The health care industry is rapidly changing, and so are doctors’ business models. According to a survey by the Physicians Foundation, more than 50 percent of 13,500 doctors surveyed in 2000 had independent practices. In 2013, however, only one-third of the doctors practiced independently.
The reasons for the shift are various. There are more regulations under current health care law; insurers have more oversight; medical and technological advances can be difficult for independent doctors to keep up with; and in many cases, insurers are paying out less for medical services. In short, doctors have become inundated with business matters, and to cut down on paperwork and keep the focus on patients, many physicians have sold or left behind their independent practices and instead started working for larger health care systems.
However, going to work for hospitals is not the only change independent doctors are making to continue their medical practices while earning a good income. Rather than counting on reimbursements from insurance companies, some doctors have switched to a concierge model, whereby patients pay an annual or monthly fee for services such as increased access to physicians or same-day appointments.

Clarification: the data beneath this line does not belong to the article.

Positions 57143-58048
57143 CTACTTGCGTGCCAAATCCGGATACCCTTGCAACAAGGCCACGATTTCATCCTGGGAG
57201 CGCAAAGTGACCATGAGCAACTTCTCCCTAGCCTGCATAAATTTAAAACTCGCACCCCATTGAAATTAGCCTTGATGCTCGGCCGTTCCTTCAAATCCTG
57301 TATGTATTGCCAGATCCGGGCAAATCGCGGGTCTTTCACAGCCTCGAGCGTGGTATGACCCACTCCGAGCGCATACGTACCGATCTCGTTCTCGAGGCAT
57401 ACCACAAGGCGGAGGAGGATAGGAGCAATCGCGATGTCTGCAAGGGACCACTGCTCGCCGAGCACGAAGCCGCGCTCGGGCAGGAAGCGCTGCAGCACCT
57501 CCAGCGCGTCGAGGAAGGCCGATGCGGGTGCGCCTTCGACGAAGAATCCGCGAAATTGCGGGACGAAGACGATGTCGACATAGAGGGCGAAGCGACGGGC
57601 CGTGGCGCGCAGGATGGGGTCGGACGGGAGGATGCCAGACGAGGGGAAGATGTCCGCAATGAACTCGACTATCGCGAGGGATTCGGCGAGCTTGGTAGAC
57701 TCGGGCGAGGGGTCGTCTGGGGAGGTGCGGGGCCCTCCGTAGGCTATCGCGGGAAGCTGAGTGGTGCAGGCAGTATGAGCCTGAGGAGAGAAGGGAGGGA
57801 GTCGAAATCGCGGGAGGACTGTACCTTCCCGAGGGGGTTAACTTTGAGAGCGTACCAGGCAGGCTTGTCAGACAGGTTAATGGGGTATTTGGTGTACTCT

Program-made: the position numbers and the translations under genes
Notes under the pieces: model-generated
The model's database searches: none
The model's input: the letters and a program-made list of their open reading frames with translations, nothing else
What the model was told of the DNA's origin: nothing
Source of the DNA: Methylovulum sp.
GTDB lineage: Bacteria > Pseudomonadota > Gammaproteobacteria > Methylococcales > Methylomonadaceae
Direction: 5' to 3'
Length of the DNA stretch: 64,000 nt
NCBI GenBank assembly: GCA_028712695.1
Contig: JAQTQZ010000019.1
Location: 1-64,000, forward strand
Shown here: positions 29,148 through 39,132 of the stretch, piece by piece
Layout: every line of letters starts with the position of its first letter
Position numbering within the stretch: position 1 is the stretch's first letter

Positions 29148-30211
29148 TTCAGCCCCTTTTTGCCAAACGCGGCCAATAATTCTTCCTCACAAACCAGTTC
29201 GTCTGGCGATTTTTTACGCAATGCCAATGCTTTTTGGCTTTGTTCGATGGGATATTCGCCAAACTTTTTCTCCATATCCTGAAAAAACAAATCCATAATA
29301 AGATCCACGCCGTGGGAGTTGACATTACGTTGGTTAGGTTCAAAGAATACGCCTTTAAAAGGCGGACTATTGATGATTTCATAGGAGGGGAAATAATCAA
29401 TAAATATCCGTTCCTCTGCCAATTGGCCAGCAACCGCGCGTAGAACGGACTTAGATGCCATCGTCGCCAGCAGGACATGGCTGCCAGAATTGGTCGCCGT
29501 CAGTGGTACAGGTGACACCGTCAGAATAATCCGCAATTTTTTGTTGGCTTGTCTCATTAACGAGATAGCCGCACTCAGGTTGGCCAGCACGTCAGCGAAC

Lower insurance reimbursements and difficulty with collections have prompted other doctors to adopt cash-only policies.
In general, physicians who are making such changes are doing so in order to focus on patient care rather than paperwork.
Whether they have independent practices or work for a larger organization, health care providers have to comply with state and federal laws each day. To guard against costly liabilities, doctors at every level of care should have legal counsel with experience in business matters, as well as the changing landscape of the health care industry.
Source: Los Angeles Times, “Doctors are shifting their business models,” Lisa Zamosky, Aug. 31, 2014